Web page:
Engage with the local community
As underscored by these recommendations, in reality a bus stop is not a standalone infrastructure. More importantly, they exist within a local community. People tend to be aware of different forms of violence against women in public spaces, but this does not mean they have the means or understand how to act when an incident occurs. For this reason, we believe it is important to nudge people in the local community to transform from passive eyewitnesses into active bystanders, by launching government-initiated campaigns in public spaces to promote such a response and leveraging technology such as mobile-based games that can educate people about subtle actions to take.
To mark this year’s 16 Days of Activism Campaign against gender-based violence, a public discussion was held in Jakarta to share findings from the research and trigger open conversations on how to create safer and more inclusive public spaces for women and girls. The UN Resident Coordinator in Indonesia and the Ministry of Transportation’s Head of Research and Development opened the discussion and highlighted the timeliness of the research and the importance of bringing together key stakeholders to explore ideas for user-centred solutions. Similar messages were echoed during the panel discussion which included representatives from the Medan Transportation Office, Coalition for Safe Public Space (KRPA), Gojek and UN Women.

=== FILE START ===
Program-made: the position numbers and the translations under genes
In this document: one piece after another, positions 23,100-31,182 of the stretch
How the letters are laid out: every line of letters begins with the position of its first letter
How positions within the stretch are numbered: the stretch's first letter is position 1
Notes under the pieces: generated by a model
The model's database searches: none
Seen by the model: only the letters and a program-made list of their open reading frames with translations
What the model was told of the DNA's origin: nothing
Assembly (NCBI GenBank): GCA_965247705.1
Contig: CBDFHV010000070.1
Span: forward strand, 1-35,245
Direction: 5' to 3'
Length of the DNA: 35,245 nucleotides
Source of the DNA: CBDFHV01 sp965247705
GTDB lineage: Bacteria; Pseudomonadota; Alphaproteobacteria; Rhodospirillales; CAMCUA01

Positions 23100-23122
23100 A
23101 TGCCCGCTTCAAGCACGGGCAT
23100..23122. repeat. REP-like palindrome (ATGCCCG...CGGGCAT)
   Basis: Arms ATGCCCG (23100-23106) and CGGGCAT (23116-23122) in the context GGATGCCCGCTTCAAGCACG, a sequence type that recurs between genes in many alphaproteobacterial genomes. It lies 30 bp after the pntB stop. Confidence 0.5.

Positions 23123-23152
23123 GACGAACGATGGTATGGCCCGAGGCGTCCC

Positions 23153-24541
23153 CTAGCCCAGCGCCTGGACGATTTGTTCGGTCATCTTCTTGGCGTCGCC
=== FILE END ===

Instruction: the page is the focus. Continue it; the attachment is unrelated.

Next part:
PLJ is excited about by the intent of Medan City Government to adopt the recommendations of the After Dark research, which upon implementation next year may serve as a useful case study for other cities throughout Indonesia.
The After Dark research contributes to a much broader discourse on creating safe and inclusive public spaces for all, and the report presents a variety of opportunities for intervention. We are grateful for all our partners who supported the research from its early design and ideation and during the fieldwork and co-design workshops. We are especially thankful to the respondents we interviewed in Medan, Semarang and Surabaya for allowing us to share their stories.
If you’re interested in exploring how insights from the research might be applied in your city, this is an open invitation to get in touch with the lab: firstname.lastname@example.org